And because gender essentialist norms are constructed within a culture, any protective factors they may offer tend to be extended only to those whose other intersectional identities line up with those of the politically powerful. For example, gender norms stating that men are smarter and more suited for intellectual work were applied by white men to white men, and were not extended to Black men excluded from educational opportunities. Gender norms prioritizing women as more delicate and in need of protection were not extended to enslaved women working in fields. Gender norms are gendered; they are also racialized and structured according to class, orientation, ability, identity, and economic strata.

Whatever assumptions you hold about gender norms are also influenced by the other intersectional identities you hold.

First wave feminism was largely about earning women’s right to vote and have more independence. Much of it was fought by white women for white women’s rights; while some leaders of the early women’s movement fought for racial justice, many supported prioritizing white women’s freedom over that of people of color. Elizabeth Cady Stanton, darling of the early women’s movement, once said: “What will we and our daughters suffer if these degraded black men are allowed to have the rights that would make them even worse than our Saxon fathers?”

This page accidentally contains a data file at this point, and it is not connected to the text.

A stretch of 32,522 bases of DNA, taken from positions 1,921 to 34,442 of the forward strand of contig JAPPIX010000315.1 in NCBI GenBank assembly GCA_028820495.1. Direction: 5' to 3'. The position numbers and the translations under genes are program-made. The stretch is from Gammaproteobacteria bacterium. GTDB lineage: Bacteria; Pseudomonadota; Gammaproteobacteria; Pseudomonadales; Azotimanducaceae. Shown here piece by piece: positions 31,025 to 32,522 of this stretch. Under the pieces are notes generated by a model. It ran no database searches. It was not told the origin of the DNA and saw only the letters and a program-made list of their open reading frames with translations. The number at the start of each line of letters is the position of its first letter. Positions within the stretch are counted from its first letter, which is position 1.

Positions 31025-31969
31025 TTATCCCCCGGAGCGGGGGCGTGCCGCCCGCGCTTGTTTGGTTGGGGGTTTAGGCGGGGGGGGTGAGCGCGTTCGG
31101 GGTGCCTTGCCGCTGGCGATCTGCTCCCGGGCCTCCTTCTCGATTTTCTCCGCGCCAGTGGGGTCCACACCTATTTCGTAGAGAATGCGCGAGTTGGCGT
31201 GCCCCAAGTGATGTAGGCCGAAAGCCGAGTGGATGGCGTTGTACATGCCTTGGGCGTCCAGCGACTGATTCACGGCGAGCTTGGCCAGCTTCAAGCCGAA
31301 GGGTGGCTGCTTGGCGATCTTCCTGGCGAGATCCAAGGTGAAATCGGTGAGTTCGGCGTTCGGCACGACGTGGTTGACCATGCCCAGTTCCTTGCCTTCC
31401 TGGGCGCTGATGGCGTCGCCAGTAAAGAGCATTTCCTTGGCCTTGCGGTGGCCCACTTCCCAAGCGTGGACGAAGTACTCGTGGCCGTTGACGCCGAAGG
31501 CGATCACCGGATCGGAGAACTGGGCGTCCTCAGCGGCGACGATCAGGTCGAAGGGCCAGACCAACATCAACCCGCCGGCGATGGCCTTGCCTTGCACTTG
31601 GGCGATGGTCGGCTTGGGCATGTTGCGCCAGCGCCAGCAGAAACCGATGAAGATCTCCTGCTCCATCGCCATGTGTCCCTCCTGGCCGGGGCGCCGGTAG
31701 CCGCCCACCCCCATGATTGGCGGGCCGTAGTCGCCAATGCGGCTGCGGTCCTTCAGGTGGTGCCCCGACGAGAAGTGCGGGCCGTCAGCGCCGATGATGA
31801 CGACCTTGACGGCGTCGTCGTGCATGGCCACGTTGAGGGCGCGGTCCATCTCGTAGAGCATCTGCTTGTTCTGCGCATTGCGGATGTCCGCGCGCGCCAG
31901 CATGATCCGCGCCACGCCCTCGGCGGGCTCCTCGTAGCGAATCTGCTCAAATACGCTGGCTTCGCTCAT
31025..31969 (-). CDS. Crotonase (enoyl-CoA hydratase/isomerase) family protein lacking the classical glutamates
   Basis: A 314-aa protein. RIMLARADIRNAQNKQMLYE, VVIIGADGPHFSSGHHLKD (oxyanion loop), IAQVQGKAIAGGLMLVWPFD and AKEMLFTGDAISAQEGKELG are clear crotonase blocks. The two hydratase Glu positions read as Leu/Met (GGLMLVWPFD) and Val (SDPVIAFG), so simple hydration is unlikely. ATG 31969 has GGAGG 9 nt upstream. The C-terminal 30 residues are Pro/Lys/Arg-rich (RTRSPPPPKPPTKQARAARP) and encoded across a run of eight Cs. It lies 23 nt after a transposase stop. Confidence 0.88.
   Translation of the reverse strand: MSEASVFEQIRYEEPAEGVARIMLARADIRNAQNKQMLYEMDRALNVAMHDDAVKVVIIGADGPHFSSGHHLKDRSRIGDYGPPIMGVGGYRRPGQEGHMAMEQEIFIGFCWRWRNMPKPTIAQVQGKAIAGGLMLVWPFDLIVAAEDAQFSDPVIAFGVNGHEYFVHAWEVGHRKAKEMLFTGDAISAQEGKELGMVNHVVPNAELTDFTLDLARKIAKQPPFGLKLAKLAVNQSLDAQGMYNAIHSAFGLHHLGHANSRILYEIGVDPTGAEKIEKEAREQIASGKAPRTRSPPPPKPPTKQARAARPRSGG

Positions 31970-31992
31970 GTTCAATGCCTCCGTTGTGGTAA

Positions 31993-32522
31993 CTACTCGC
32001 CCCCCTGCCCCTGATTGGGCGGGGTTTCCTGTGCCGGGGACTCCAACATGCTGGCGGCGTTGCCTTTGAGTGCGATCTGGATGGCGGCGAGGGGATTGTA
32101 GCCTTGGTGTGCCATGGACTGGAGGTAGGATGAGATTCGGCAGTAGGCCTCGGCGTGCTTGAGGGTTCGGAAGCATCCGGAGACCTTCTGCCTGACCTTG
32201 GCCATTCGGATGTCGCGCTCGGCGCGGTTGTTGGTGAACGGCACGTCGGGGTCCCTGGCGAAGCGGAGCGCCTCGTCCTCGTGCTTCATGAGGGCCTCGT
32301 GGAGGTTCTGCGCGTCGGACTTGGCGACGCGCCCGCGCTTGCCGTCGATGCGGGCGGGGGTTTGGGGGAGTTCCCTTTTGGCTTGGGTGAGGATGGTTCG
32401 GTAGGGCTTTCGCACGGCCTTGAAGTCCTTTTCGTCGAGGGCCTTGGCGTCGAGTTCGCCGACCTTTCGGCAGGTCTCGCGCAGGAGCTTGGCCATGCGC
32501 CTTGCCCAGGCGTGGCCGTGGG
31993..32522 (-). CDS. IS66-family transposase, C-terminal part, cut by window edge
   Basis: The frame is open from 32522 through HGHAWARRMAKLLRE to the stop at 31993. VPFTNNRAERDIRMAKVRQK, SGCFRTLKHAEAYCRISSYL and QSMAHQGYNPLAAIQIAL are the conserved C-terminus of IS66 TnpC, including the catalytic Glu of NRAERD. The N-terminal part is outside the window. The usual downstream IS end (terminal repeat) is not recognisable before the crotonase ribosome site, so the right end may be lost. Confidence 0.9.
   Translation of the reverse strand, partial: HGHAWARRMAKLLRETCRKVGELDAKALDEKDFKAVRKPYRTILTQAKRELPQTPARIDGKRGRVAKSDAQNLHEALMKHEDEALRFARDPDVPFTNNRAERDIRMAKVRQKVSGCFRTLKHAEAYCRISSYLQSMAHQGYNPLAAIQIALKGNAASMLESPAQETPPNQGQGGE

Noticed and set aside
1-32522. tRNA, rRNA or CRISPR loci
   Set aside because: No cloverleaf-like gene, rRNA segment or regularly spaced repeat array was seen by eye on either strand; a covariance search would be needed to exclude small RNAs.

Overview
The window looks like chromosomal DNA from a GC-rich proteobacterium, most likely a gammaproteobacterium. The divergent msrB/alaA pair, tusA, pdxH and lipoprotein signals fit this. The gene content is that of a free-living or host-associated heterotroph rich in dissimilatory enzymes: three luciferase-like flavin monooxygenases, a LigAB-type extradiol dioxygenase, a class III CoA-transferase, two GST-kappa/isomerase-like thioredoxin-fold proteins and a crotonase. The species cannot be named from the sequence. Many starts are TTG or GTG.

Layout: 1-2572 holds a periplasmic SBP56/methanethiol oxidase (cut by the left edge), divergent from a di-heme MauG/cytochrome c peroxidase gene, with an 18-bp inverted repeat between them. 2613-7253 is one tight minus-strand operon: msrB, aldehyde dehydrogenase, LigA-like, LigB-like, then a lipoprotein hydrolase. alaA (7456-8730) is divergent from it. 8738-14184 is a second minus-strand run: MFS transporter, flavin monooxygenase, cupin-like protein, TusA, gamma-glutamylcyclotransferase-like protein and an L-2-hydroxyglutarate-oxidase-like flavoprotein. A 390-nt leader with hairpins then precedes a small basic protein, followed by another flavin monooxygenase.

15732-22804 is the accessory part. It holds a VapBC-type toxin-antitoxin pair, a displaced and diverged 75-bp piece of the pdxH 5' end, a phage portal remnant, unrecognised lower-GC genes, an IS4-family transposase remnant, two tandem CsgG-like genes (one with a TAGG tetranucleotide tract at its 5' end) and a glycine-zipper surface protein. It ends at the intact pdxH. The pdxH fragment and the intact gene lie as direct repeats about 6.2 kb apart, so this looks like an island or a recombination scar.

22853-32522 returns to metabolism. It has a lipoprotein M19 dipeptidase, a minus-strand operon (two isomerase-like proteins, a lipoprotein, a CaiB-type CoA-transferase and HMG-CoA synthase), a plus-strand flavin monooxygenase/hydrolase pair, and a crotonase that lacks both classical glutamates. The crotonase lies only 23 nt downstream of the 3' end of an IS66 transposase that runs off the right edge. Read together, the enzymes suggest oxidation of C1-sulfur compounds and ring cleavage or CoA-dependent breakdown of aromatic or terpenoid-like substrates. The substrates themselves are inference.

(See: How the Suffrage Movement Betrayed Black Women and Women’s Suffrage Leaders Left Out Black Women)

In addition to its racist beginnings (Stanton’s statement is only one of many examples), the early women’s movement emphasized gender essentialism, frequently positing that many of society’s ills were due to the lack of women’s reserve, purity, caregiving, and moral superiority in the public sphere. Many of these beliefs made their way into new religious movements that were also sweeping the American and European landscape during that time, and many of the early women’s movement leaders and activists were also involved in the spiritual predecessors of the modern Goddess movement such as Swedenborgianism, Christian Science, New Thought, Theosophy, and Spiritualism, which often offered some of the only opportunities for spiritual and community leadership available to women at that time.